Night Fantasies and Other Indiscretions

I’d always heard the name Umberto in musical circles here and there over the years and assumed it was the name of some aging Italian composer. Maybe by day he wrote scores for Giallo films and Italian daytime soaps, then by night he hit the Milan discos and laid down some serious disco grooves for Monica Vitti, Laura Antonelli, and Claudia Cardinale to lose their minds to. I mean, with a name like Umberto that narrative seemed to make the most sense. I bet he even double dated with Giorgio Moroder from time to time.

But of course I was completely wrong. The name Umberto is the nom de plume of Los Angeles-based musician and composer Matt Hill. I delved into his musical world around the same time I picked up his collaborative LP with Antoni Maiovvi(aka Anton Maiof from Bristol, UK) called Law Unit. The first album I heard was his newest called Alienation. A mixture of subtle dance grooves and melancholy eeriness, that was a good starting point for me. I delved back further into the Umberto discography and listened to La Llorona, From The Grave, Prophecy of the Black Widow, and Night Has A Thousand Screams. All of these albums varied in different ways, but all carried with them the feel of melancholy and the macabre. They all lived within groove and gruesome.

Out of all the albums in the Umberto canon, the one I seemed to connect with the most was 2013s Confrontations.  There seemed to be just the right amount of distant techno dance grooves, eerie vibes, and Gothic, melancholy sadness to sustain me for a lifetime in the crypt. This record would be the perfect score for an alien abduction, a stroll through a haunted castle, or a demonic possession.

It’s very multifaceted.

I’ll start out with the track that hit me the hardest. “The Summoning” is just pure melancholy and melodrama. It seems to beckon from beyond the grave, inviting the living to join the dead in some ritualistic and macabre dance. Dario or Lucio would have definitely asked Umberto for his musical handiwork back in the 70s had that been a possibility. It’s such a great track.

“Final Revelation” feels like it skips a decade with its ‘DX-7 filling in for 80s electric piano’ sound. It sits somewhere between Phantasm and Nightmare On Elm Street in regards to mood. Then the song shifts gears a bit halfway thru for an almost videogame sound, ala Castlevania. Still very 80s, but we go from movies to NES. I quite like that.

“Initial Revelation” has a opening credits lean to it. You can almost see a slow, steadicam shot thru some abandoned city streets that lead up to a dilapidated house where horrors beyond horrors occurred. Credits roll by as we make our way thru this “house of horrors”.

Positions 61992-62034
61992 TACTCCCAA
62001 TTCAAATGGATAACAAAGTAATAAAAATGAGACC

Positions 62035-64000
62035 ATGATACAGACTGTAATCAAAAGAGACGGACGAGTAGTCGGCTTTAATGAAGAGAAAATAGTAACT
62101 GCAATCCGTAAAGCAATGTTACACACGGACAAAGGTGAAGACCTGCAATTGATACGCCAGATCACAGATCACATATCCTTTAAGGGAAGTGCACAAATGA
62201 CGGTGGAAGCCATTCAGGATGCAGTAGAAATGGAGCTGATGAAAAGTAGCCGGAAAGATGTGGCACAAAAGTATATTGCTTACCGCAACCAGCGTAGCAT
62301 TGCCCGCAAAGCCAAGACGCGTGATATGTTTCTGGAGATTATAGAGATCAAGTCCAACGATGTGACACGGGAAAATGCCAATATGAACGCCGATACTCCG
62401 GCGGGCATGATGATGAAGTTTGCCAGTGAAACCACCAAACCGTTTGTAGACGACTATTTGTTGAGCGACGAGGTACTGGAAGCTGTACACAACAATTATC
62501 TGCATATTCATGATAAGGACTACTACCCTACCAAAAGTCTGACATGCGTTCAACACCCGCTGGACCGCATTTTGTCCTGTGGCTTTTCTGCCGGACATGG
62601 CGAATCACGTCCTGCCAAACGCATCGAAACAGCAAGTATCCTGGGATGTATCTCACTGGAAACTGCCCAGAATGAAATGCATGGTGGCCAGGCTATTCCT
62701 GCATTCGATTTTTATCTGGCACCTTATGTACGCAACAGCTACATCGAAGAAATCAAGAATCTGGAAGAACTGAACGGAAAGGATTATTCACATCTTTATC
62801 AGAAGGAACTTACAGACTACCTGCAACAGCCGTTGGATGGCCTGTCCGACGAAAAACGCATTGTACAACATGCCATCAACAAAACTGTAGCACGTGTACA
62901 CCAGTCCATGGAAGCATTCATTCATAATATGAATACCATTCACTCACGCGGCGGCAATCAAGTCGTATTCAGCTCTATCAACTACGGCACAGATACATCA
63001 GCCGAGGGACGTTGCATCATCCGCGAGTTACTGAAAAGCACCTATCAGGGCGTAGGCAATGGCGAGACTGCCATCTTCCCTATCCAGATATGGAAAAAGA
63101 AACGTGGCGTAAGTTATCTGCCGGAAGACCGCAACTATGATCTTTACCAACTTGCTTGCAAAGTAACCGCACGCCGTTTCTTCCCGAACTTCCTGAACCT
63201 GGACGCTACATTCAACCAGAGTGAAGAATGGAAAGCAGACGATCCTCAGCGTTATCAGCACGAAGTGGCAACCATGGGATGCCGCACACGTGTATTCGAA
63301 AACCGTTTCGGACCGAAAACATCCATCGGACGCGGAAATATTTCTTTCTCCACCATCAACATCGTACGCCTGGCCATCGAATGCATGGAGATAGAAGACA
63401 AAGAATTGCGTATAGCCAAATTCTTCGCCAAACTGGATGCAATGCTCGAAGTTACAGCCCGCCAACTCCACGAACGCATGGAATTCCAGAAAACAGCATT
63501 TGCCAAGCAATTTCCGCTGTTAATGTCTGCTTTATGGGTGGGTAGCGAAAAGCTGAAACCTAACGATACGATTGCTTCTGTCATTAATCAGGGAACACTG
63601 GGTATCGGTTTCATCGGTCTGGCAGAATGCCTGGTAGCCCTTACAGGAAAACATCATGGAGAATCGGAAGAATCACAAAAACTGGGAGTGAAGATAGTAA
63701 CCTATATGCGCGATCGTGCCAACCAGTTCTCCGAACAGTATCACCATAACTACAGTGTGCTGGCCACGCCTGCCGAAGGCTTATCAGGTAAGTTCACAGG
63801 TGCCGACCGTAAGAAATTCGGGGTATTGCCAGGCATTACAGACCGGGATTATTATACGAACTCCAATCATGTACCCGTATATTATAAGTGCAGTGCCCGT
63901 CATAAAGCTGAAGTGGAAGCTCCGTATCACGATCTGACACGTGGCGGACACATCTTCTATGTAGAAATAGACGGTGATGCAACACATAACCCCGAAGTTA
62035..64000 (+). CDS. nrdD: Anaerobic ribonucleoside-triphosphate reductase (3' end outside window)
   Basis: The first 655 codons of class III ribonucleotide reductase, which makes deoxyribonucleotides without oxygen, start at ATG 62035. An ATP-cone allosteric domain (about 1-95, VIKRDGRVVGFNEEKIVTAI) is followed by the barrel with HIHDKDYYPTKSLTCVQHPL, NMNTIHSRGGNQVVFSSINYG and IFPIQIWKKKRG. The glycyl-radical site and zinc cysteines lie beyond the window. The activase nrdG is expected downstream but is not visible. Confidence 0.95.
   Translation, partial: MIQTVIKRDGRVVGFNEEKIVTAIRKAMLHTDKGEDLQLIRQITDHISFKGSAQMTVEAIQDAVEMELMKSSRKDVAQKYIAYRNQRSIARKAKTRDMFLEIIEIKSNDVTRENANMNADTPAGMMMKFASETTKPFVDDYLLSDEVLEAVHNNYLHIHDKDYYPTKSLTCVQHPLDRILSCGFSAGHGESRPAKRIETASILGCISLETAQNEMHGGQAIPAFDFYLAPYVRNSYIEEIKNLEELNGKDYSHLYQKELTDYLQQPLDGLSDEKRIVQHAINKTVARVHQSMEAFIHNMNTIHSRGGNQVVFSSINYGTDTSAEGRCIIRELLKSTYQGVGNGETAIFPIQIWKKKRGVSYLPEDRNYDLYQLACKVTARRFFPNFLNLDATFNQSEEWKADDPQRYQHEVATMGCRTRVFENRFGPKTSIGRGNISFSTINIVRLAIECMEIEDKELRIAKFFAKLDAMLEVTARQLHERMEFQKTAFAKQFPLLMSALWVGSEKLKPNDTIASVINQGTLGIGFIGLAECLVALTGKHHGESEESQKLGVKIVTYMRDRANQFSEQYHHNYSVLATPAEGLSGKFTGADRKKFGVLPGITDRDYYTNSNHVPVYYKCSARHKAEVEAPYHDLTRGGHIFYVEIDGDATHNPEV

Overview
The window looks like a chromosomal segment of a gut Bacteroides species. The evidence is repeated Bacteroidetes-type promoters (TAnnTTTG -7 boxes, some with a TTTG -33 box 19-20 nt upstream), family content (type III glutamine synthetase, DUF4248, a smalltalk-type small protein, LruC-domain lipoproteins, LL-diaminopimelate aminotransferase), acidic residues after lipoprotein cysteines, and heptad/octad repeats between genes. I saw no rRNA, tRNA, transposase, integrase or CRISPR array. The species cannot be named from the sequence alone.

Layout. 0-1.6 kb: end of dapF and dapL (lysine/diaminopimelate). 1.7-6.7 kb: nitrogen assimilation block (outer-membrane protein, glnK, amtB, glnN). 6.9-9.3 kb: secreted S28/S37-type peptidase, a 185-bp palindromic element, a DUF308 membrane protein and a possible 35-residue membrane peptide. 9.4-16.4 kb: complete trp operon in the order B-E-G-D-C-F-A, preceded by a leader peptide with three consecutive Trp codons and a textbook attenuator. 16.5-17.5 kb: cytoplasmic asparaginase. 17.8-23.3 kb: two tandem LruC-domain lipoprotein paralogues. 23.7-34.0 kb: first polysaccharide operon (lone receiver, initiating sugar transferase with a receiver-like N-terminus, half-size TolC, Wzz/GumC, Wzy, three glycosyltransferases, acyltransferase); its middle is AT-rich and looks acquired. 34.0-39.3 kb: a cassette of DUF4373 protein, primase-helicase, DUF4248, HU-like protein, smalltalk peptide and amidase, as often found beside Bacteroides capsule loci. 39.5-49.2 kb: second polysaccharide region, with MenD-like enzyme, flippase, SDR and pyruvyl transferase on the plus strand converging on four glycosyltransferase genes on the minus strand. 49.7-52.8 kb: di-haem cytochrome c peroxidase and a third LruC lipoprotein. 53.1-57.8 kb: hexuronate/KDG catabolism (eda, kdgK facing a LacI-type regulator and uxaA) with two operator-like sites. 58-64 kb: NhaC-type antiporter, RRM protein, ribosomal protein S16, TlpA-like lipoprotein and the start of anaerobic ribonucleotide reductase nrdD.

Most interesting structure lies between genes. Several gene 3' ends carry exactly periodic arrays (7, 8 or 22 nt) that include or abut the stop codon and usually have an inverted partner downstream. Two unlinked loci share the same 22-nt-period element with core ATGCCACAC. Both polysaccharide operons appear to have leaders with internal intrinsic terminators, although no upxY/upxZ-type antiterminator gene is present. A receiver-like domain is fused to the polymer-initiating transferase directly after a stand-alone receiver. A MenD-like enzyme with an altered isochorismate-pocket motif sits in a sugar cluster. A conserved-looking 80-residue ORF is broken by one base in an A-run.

“Confrontation” goes for a Walter Rizzati vibe. Very House By The Cemetery, and the Gothic voices doing their “Ahhs” send chills down the spine.

“The Invasion” is the last thing you hear before you’re whisked up into the spacecraft and are never heard of again. Subtle, slow moving, and ominous as it makes its way into your ears, it’s the perfect way to say goodbye to this great album(and this reality as we know it.)

As far as imagined soundtracks and spooky grooves go, Confrontations has it all. There’s also a subtle sadness that permeates the entire album that gives it an almost timeless feel.

I can only imagine that Matt Hill was as directly affected by 70s and 80s horror and sci fi as I was. He captures that late night movie vibe perfectly. As cheesy as they may seem now, back then those films captured my imagination like no other film did(yeah, even more so than E.T.) And those scores that accompanied scenes of dread and gore, they lived on far longer than the films themselves. That’s obvious when I listen to an Umberto album.

Confrontations, especially.

3 Replies to “Night Fantasies and Other Indiscretions”

What do you think? Let me know

Fill in your details below or click an icon to log in:

WordPress.com Logo

You are commenting using your WordPress.com account. Log Out /  Change )

Google+ photo

You are commenting using your Google+ account. Log Out /  Change )

Twitter picture

You are commenting using your Twitter account. Log Out /  Change )

Facebook photo

You are commenting using your Facebook account. Log Out /  Change )

w

Connecting to %s

This site uses Akismet to reduce spam. Learn how your comment data is processed.